We also feature pristine, newly discovered 78's by Jim Thompkins, "Bedside Blues", and Charlie Patton's "Magnolia Blues" that are  superior to previous issued copies. Thompkins (credited in the Brunswick ledger as Peg Leg Jim Thompkins) cut two songs, “Bedside Blues” and “Down Fall Blues”, the latter never issued. When issued on 78 the flipside of “Bedside Blues” was "We Got To Get That Thing Fixed" by Speckled Red. This copy is a much superior copy to the one previously issued and comes from an old store stock copy in Dallas.

In addition, several years ago Tefteller uncovered a huge cache of Paramount promotional material. Paramount marketed their "race records", as they were called, to African-Americans, most notably in the pages of the Chicago Defender, the weekly African-American newspaper, and sent promotional material to record stores and distributors. Tefteller bought a huge cache of this artwork from a pair of journalists who rescued them from the rubbish heap some twenty years previously and has been reprinting the artwork in his annual calendars. Other newly discovered record promotional material are reprinted in the calendars and this year is notable for great photos of Henry Thomas, Mother McCollum (her "Jesus Is My Air-O-Plane" is featured today), Furry Lewis and Bessie Smith.

Every year Tefteller manages to top himself with these calendars and the 2015 edition is already one to get excited about. If you haven't heard the news, Tefteller just won an ebay auction for Tommy Johnson's  extremely rare "Alcohol And Jake Blues b/w Ridin' Horse" (Paramount 12950) for a whopping $37, 000 which as far a I know is the most ever paid for a blues 78. I asked John about the record and he wrote me that he "picked up the Tommy Johnson on Thursday, LOOKS Beautiful! Will play it at Nevins house next week in NJ." That's Richard Nevins head of Yazoo records who also does all the remastering for the CD's.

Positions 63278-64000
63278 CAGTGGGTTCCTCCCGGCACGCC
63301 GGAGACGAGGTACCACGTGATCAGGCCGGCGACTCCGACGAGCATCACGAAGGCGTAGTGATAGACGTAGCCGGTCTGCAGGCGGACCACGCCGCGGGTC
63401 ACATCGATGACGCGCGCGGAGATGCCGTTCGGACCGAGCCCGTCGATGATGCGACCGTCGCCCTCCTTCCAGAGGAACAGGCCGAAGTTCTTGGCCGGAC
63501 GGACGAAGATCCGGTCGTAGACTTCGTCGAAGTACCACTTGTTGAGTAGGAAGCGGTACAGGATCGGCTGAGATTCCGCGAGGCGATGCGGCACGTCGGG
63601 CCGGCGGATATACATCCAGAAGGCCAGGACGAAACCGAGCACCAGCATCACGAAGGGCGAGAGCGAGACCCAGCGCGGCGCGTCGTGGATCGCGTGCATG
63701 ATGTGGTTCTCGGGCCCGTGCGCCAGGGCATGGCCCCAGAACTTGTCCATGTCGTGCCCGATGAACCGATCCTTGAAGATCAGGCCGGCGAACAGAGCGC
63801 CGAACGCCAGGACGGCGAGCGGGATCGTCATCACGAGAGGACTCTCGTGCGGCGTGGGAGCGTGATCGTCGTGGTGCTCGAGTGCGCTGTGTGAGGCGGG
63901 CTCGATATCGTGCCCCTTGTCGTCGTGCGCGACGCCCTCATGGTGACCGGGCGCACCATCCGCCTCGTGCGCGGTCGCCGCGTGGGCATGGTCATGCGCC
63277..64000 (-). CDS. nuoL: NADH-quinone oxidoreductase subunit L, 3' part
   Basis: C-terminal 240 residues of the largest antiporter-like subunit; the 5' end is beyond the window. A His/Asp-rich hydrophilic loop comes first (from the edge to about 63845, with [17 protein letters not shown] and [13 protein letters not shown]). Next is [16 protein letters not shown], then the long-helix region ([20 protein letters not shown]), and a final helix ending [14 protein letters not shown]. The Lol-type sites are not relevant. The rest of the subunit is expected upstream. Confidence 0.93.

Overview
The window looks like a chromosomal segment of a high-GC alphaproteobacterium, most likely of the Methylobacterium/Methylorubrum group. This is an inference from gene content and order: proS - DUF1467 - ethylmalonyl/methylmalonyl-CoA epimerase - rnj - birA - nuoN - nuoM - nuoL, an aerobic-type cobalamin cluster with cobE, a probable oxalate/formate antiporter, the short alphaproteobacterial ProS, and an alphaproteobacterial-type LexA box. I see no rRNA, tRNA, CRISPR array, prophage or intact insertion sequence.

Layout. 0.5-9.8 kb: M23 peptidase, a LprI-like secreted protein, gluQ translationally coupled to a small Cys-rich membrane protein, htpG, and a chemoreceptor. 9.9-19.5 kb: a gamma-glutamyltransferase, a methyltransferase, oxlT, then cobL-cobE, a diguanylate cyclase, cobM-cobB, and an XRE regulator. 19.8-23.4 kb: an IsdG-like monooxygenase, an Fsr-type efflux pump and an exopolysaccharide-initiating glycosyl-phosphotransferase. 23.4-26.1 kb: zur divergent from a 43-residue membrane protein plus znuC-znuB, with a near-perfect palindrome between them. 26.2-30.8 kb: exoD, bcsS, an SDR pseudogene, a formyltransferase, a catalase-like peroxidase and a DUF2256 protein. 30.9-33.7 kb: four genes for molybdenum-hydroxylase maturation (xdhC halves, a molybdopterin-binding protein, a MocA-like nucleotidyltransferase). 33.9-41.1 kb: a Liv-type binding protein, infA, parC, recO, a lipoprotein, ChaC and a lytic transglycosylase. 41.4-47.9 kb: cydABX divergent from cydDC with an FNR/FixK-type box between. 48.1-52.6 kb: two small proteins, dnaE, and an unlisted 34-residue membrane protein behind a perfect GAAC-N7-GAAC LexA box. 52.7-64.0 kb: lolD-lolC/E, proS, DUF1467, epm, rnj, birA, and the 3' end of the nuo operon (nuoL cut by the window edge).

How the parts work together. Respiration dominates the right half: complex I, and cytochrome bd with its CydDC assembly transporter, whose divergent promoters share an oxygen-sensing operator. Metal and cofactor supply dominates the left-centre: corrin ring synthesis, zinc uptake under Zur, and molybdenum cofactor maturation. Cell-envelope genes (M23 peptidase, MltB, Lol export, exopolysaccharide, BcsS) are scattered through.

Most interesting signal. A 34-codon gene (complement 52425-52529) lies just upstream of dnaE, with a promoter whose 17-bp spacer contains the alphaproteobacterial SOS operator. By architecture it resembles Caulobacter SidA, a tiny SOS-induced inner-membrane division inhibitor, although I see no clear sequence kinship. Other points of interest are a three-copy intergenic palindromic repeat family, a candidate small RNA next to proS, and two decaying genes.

The two Mance Lipscomb numbers featured today come form the rare anthology The Unexpurgated Folk Songs of Men collected by Mack McCormick. I had pulled this record out recently when I was writing notes for a reissue of the great Buster Pickens album on Heritage which will be put out by Document. There happens to be two Pickens numbers on the album which hopefully will be reissued as well. The contents were described in the notes as "…An informal song-swapping session with a group of Texans, New Yorkers, and Englishmen exchanging bawdy songs and lore, presented without expurgation…" The album was originally issued in a generic white cover without any printing. Song titles are listed on the disc labels, but none of the many performers are credited anywhere on the release. Included inside the cover sleeve was a large, 14-page booklet explaining the history of the songs, as well as a large disclaimer presenting the recorded material as a scholarly document which, along with the generic white sleeve and anonymous performers, were evidently measures taken against possible charges of obscenity. Some of the performers have been ostensibly identified by researchers. The album was later reissued with a cover as Raglan R 51.